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Friday, Dec 9, 2022
Mugglehead Magazine
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Canada and U.K. ministers unveil first global report on coal power phase-out initiatives

‘Powering Past Coal’ report is the result of 5 years of work from the Powering Past Coal Alliance comprised of governments worldwide

Canada and U.K. ministers unveil first global report on coal power phase-out initiatives
Coal burning power station near Leipzig, Germany. Photo by Tobias Tullias via Unsplash

The impending termination of coal power is well underway despite energy supply difficulties worldwide, according to a new report unveiled today at the United Nations Climate Change Conference (COP27) in Sharm El-Sheikh, Egypt.

The release of the report on November 15 entitled “Powering Past Coal” was announced by Canadian Minister of Environment and Climate Change, Steven Guilbeault; and the United Kingdom Minister of State for Climate Change, Graham Stuart.

According to Environment and Climate Change Canada, the new dossier is the first review of the state of coal phase-out globally and is the result of five years of labour from the Powering Past Coal Alliance (PPCA) — a coalition of governments, organizations and businesses devoted to the transition from coal energy to cleaner power sources.

The PPCA is co-led by Canada and the U.K and has 48 member governments in total. Over 30 financial institutions with a combined value of more than $17 trillion in assets have joined the alliance as well and they are dedicated to strict policies for reducing coal power finance in adherence with net-zero emissions goals around the globe.

Additionally, Guilbeault and Stuart announced the PPCA had helped to ensure that all countries belonging to the Organization for Economic Co-operation and Development (OECD) had reduced their coal power use by 75 per cent or planned to do so by 2030.

Read more: Canada and US to collaborate in reducing oil and gas methane emissions: COP27

Read more: Wendy’s restaurants in Florida to source power from renewable energy

The report outlines various initiatives that countries are engaged with to phase out coal-fired electricity and it also cites Canada as a global leader because of its plan to shut down the last remaining coal power plant in Alberta in 2023, which the government says is seven years ahead of schedule.

The Canadian government says the report was launched in combination with a new analysis from the International Energy Agency outlining that coal power has essentially plateaued over the last 10 years. That analysis also shows that the use of coal power will dramatically decline in the future as governments continue to implement more green initiatives.

According to the government, over 800,000 people die on a yearly basis worldwide due to pollution generated from coal.

“Consigning coal to history is one of the best ways to ensure a clean, sustainable future. Since 2017, the shared experiences of Powering Past Coal Alliance members have demonstrated that moving away from coal power is not only possible, but cost-effective and more sustainable,” said Steven Guilbeault, Minister of Environment and Climate Change and Co-Chair of the PPCA.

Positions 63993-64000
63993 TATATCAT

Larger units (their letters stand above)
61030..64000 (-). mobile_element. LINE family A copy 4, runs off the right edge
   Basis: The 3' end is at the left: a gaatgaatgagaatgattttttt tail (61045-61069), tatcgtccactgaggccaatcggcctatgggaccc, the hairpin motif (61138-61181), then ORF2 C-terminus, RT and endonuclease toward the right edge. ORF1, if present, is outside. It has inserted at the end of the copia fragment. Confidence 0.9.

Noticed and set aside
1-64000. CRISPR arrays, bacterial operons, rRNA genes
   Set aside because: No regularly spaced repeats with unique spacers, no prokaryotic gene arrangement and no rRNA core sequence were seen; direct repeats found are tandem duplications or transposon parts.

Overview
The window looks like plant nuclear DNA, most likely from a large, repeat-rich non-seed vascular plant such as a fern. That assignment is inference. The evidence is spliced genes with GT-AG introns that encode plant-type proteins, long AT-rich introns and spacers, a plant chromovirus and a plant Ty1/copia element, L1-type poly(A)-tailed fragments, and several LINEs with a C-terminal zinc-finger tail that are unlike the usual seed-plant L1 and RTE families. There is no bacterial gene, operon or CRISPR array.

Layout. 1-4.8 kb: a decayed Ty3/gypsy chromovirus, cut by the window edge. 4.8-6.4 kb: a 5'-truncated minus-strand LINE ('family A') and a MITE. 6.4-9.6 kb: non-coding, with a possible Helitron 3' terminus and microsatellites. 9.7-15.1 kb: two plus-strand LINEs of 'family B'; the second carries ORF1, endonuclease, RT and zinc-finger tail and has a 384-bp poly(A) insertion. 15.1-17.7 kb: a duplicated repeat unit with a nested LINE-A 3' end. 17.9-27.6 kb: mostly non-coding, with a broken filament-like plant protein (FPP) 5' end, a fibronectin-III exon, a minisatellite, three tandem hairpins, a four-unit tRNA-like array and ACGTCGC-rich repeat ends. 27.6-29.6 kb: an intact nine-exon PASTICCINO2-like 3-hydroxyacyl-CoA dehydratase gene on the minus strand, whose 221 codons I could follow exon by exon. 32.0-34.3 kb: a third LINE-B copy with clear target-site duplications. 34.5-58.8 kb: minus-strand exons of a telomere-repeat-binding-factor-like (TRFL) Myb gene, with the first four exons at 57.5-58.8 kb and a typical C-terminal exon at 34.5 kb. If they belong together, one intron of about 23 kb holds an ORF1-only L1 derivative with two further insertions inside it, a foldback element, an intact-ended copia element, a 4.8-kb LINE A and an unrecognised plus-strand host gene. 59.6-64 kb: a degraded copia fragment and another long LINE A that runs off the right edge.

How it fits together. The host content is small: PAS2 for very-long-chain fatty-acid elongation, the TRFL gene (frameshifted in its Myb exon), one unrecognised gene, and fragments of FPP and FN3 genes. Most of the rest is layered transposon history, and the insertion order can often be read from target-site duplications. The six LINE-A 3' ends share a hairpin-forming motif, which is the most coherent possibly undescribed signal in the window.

“Here in Canada, our legislated net-zero emissions commitment, price on carbon, and upcoming clean electricity regulations put us on track to end unabated coal power by 2030.”

Minister Guilbeault also announced new strategic partnerships between the PPCA and organizations such as the Canadian Association of Physicians for the Environment (CAPE), the Carbon Disclosure Project (CDP), the Global Climate and Health Alliance and the Southeast Asia Energy Transition Partnership — a platform that supports the shift to cleaner energy systems in Vietnam, the Philippines and Indonesia.

Read more: Minister of Natural Resources announces $800M funding in clean fuels projects

Read more: Canada and U.S. unveil Green Shipping Corridor Network Initiative for St. Lawrence

Additionally, Guilbeault revealed two new initiatives for countries transitioning to cleaner energy systems which have been funded under the $5.3 billion climate finance commitment from Canada.

The initiatives consist of a $5 million fund for the Southeast Asia Transition Energy Partnership to phase out the use of coal in Indonesia and a $5 million fund for the Organization for Economic Co-operation and Development, supporting its Investment Mobilization and Clean Energy Finance programs which currently operate in Indonesia, Egypt, Vietnam, India, Thailand and the Philippines.

“It’s a great pleasure to welcome new members to the Alliance, which has done so much to drive remarkable progress on coal phase-out over the past five years,” said Graham Stuart, U.K. Minister of State for Climate and Co-Chair of the PPCA.

“A future without emissions from coal power is achievable, but it is vital that more governments and organizations join the Powering Past Coal Alliance, setting ambitious coal phase-out dates, to secure a just and secure clean-energy transition.”

In the process of phasing out coal-fired electricity, Canada is dedicated to attaining a net-zero electricity grid by 2035.

“We know that jurisdictions heavily reliant on coal can wean themselves off of it quickly, given the right supportive policies, as seen in the very rapid Ontario and Alberta Coal phase-outs,” added Dr. Joe Vipond, President of CAPE.

“Our organization, being involved in these successes, is excited to lend our expertise and support to the Powering Past Coal Alliance so that these Canadian success stories can be replicated around the world, as it must if we are going to prevent true climate calamity.”

 

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